THE WHO are just experiencing their third spring at the age of 70. Because their current album "Who" has become a convincing collection of eleven tracks. One is reluctant to attribute the album to "late work" because the protagonists Roger Daltrey and Pete Townshend on the record sound more like mid-twenties than mid-seventies
We meet Daltrey (75) and Townshend (74) - one after the other, of course, because love doesn't go that far to face an interview together - in an old-fashioned hotel in central London. The Who's singers and guitarist are in the best of moods. The joy about releasing a new album with "Who" 13 years after "Endless Wire" is great
eclipsed: Roger, your colleague, Pete Townshend, says he wrote the new songs with you in mind. Is that how you see it?
Roger Daltrey: At first I didn't see it that way at all. In the summer of 2018, Pete sent me a surprising 12 songs and said, "I want to make a new The Who album." I liked the demos, but to me it all sounded very much like a Pete solo album. I was attracted by those songs, but didn't feel like I was part of them. I didn't feel any of that. I felt like a rented singer on a Who album. So I told him that.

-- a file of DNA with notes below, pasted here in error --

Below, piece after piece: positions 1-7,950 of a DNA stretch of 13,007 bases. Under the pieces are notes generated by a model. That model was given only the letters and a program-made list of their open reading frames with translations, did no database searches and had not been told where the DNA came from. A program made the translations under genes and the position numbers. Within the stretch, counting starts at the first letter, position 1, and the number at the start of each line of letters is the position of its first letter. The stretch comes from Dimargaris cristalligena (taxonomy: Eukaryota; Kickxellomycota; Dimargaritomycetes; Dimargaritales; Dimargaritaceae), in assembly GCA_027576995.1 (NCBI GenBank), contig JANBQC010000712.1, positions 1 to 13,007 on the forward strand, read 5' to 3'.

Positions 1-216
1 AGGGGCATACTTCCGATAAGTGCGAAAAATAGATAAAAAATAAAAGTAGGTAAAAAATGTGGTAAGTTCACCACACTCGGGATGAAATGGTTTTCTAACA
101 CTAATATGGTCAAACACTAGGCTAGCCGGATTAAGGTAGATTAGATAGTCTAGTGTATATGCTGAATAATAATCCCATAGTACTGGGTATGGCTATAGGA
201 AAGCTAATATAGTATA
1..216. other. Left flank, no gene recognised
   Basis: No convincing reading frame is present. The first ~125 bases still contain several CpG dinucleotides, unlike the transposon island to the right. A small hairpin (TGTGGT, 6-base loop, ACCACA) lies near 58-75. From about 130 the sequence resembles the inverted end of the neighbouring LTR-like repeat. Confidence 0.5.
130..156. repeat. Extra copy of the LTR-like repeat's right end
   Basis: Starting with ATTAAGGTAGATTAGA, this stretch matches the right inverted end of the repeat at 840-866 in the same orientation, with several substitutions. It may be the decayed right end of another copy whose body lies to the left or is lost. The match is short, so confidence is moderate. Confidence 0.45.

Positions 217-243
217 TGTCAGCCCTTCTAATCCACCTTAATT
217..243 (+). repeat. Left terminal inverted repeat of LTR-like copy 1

eclipsed: How can you tell if a song is right for you?
Daltrey: I have to slip inside him, he has to live inside me. I can only sing a song with my heart, not my head. And so I started to paint these new compositions vocally with very rough brushstrokes, throwing melodies and phrasing in the air, moving myself to it, just looking at how this music affected me and my voice. Finally it was clear to me that I was on the right track. And here we are. I am extremely proud of this album. For me it's the best since "The Who By Numbers" in 1975.
eclipsed: Pete, why did you want to make a new album at all?
Pete Townshend: We've played a lot of live shows in the past few years. But at some point I decided to only tour if we have new music. I wanted to continue to feel like an active composer. I am quite happy to tell myself that I wrote great music as a young person. And I am not afraid of nostalgia. But also because of the internet, where you can really hear everything you want, I got this itch, this feeling: Damn, there is so much great music out there, I want to be a part of it!